Photographer Ruth Lees Luxemburg talks about her work recently acquired by the Museum of London
“I made my first body of work around London in the mid-1990s. The work was titled London – A Modern Project and was published as a photobook with a text by Michael Bracewell.
I was compelled to find evidence of modernism in the city, on the Westway and in the East-End high-rise housing estates
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Like the novelist JG Ballard, who I discovered later, I was drawn to these sites because they represented tensions but also potential.
There was a dynamic presence in these places: of transformation, possible events and encounters. I used euphoric titles, such as ‘Meet me in Arcadia’ or ‘Vertiginous Exhilaration’, to amplify my sense of this London.
I use a large-format 5×4 analogue camera. Photography is a very useful medium to give presence to an idea, as well as to an observed situation.
Photography is a powerful tool to question received notions of representation. It has the potential to give visual pleasure, as it appeals to the eye.
It is an expansive and ubiquitous medium that can be a forceful instrument to question the dominant narratives of our age and therefore give presence to that which could emerge.
Photography is too often narrowly conceived as a medium that captures the past. But it also has the capacity to critically deconstruct the here and now. Can photography be an active image generator of another future?
My second endeavour to photograph London, Liebeslied/My Suicides, in 2000, became an opera about photography.
The mood had changed to ‘Liebeslied’ – in English: lovesong or lovepoem. Inspired by German poetry, I engaged London in a rather more lyrical mode.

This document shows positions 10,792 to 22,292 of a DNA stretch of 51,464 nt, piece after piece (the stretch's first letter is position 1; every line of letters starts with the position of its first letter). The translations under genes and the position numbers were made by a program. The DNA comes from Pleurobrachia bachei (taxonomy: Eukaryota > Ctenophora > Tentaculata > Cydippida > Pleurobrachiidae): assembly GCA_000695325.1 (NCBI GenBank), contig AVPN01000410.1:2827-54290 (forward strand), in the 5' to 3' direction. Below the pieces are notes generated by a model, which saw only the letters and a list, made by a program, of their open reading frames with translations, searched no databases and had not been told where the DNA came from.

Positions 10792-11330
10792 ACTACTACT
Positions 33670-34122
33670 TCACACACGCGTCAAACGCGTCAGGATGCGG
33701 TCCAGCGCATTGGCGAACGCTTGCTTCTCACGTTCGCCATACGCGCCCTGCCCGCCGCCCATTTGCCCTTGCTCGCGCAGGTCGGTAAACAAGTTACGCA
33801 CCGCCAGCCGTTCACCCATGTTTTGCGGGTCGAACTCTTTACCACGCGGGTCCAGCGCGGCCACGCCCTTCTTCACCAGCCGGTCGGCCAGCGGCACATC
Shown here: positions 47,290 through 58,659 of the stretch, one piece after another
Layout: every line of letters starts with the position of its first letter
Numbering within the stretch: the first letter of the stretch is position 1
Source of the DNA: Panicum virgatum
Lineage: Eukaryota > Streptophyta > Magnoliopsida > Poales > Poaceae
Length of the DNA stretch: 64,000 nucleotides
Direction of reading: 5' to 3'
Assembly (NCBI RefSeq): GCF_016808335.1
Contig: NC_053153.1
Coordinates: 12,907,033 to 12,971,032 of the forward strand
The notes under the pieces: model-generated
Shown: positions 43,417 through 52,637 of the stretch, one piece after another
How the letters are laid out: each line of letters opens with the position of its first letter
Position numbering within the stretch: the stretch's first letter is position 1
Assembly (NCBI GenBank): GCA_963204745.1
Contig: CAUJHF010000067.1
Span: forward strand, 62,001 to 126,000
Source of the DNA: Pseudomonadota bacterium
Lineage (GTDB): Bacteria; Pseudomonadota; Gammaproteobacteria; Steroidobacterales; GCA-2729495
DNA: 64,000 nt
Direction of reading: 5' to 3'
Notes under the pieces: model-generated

I was drawn to abandoned empty spaces in the city, which I termed ‘Das Offene Schauen’ (Viewing the Open).
The river, to me, became a ‘wandering depth’ or an ‘in deeper’. The language I used to name these works was joyfully blown apart by the philosopher Alexander García Düttmann, who I had asked to write about these London photographs.
He challenged my romantic ‘Liebeslied’ with an acerbic ‘My Suicides’ and gave the works the necessary dose of irony any representation of London always should have.
London Dust looks at the upheaval at the heart of the City of London, where the forces of rapid architectural transformation – powered by capital and visualised as shiny Computer Generated Images (CGIs) – currently abound.
Architects, designers and developers utilise CGIs to model new buildings to seduce and promote their version of the luxury future city. Several-metre wide CGI horizons, flaunting luminous blue and golden, unusually rainless and perfect London skies, are arranged on temporary walls in the public spaces of the city. Their polished and convincing presence oscillates between promise and despair.
The final architectural realisation of these visions is, however, not always fulfilled. London Dust focuses on one of those future buildings: The Pinnacle.